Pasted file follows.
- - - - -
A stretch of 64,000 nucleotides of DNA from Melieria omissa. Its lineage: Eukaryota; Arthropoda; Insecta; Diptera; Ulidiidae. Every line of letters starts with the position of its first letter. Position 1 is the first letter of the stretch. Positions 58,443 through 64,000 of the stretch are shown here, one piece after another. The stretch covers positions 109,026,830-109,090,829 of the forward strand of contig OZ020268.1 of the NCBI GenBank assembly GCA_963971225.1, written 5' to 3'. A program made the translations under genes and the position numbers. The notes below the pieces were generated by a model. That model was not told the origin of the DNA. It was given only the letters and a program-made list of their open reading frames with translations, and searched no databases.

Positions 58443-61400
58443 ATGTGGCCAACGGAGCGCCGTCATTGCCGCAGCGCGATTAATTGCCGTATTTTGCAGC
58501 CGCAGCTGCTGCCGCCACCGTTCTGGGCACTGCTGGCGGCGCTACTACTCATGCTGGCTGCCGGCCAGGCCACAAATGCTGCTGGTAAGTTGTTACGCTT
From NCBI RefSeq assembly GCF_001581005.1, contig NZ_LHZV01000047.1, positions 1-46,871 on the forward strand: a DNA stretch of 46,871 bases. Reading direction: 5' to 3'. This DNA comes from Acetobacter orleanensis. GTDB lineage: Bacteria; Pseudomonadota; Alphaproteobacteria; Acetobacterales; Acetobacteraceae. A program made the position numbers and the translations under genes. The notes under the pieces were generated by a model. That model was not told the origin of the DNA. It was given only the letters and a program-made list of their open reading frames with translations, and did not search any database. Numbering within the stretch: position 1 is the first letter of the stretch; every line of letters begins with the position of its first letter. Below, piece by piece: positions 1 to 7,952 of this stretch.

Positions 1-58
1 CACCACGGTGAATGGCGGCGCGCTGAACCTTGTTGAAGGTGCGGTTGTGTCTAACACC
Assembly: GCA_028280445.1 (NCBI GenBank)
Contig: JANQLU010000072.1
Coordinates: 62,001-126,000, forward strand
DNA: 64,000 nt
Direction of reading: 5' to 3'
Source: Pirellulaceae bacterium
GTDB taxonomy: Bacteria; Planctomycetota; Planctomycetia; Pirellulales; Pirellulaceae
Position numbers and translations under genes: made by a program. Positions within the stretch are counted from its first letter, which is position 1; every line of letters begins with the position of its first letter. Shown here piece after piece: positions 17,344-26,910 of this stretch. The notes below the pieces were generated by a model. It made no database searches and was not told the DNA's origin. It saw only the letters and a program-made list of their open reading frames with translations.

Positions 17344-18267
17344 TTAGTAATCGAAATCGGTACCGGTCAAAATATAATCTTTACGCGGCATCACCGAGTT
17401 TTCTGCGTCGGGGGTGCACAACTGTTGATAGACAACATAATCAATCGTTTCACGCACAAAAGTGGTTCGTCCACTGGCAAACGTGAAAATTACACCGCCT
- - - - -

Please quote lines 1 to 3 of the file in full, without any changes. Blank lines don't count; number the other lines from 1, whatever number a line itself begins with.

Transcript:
A stretch of 64,000 nucleotides of DNA from Melieria omissa. Its lineage: Eukaryota; Arthropoda; Insecta; Diptera; Ulidiidae. Every line of letters starts with the position of its first letter. Position 1 is the first letter of the stretch. Positions 58,443 through 64,000 of the stretch are shown here, one piece after another. The stretch covers positions 109,026,830-109,090,829 of the forward strand of contig OZ020268.1 of the NCBI GenBank assembly GCA_963971225.1, written 5' to 3'. A program made the translations under genes and the position numbers. The notes below the pieces were generated by a model. That model was not told the origin of the DNA. It was given only the letters and a program-made list of their open reading frames with translations, and searched no databases.

Positions 58443-61400
58443 ATGTGGCCAACGGAGCGCCGTCATTGCCGCAGCGCGATTAATTGCCGTATTTTGCAGC